Tandem cylinders are another approach to using oil for control and air for power. In Figure 17-3, the single-rod cylinder of the tandem runs on air, while the double-rod cylinder is filled with oil. Because volume is equal in both ends of the double-rod cylinder, oil flows from end to end through a flow control and/or shut-off or skip valves for accurate control of speed and stopping.

Two flow controls in opposite directions provide variable speed in both directions. A bypass flow control around the stop valve would allow for two-speed operation in one direction. (The second speed must be the slower of the two.)

The skip valve option allows a fast approach with deceleration before work contact. The deceleration signal would come from a limit switch or limit valve.

The schematic drawing in Figure 17-4 shows tandem cylinders in a synchronizing circuit. This is a practical way to make two or more air-powered cylinders move in unison. (Using flow controls to do this produces inaccurate results.) When the air valve shifts to extend the cylinders they must move at the same time. This is because the trapped hydraulic oil in the hydraulic cylinders must transfer from the top side of one cylinder to the bottom side of the other one. If one cylinder stops they both must stop at the same time.

Note that the maximum load capability is equal to the capacity of both cylinders’ thrust. With the load placed as shown, the left cylinder transfers energy to the right cylinder through the oil. This gives the right cylinder up to twice as much thrust.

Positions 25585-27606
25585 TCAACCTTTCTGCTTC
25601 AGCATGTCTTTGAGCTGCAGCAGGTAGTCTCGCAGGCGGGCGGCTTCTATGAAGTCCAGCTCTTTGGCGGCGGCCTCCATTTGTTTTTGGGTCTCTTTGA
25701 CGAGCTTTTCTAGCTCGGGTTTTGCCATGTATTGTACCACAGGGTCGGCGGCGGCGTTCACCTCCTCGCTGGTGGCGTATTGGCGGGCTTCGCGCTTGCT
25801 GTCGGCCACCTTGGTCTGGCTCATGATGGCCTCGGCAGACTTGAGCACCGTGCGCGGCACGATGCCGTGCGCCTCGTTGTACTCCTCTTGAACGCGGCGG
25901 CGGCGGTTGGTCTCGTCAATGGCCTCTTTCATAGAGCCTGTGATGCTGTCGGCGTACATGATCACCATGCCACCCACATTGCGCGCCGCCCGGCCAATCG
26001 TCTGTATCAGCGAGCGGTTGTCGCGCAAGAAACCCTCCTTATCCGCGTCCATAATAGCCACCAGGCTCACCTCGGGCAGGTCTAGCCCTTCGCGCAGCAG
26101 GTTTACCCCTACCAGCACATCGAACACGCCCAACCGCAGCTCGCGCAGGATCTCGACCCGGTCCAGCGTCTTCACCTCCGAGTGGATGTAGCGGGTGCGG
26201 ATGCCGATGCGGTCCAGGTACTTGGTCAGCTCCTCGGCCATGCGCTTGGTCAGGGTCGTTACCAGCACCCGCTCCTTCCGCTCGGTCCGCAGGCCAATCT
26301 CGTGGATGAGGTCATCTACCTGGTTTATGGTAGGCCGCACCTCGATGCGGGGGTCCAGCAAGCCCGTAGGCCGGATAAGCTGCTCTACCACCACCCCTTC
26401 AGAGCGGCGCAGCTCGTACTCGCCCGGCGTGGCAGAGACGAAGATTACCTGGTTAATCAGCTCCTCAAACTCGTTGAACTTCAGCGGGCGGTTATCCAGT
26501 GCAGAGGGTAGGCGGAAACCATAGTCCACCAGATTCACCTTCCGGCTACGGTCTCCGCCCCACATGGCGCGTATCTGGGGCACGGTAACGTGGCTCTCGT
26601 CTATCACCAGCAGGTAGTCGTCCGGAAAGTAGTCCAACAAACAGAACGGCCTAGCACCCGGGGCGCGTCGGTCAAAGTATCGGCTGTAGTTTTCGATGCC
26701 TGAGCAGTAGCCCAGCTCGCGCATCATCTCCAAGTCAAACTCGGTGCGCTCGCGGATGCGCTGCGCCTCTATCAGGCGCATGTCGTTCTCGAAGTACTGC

A small make-up tank and check valves replenish any leakage in the plumbing or at the rod seal. If the unit is subject to heating, a small relief valve may be required to keep thermal expansion from over-pressuring the oil-filled chambers. A shut-off valve connecting the transfer lines can re-synchronize the cylinders if the piston seals allow fluid to bypass and the platen gets out of level. Re-synchronization can be handled automatically with a normally closed, 2-way spool valve and limit switches.

(For other air-oil circuits, see the author’s upcoming e-book, "Fluid Power Circuits Explained.")

Some precautions with air-oil circuits

Most air-oil circuits operate at 100 psi or less, so any pressure drop in the circuit can cut force drastically. If oil lines are undersized, cylinder movement will be very slow. Size most air-oil circuit oil lines for a velocity of about 2 to 4 fps. This low speed requires large lines and valves, but is necessary if average travel speed with maximum force is important.

Another common problem with air-oil circuits is that any air trapped in the oil makes the cylinder performance spongy. The air’s compressibility makes accurate mid-stroke stopping and smooth speed control hard to attain. Some arrangement should be provided to bleed any trapped air from the oil chambers. When using an air-oil tank system, it is best to mount the tanks higher than the cylinder they feed. All lines between the cylinder and the tanks should slope up to the tanks. Also, if possible, let the cylinders make full strokes to purge any air. With dual oil-tank systems, incorporate a means for equalizing tank levels into the design.

The cylinder seals must be as leak free and low friction as possible. Any leakage past the seals can cause tank overflow, oil misting, and loss of control.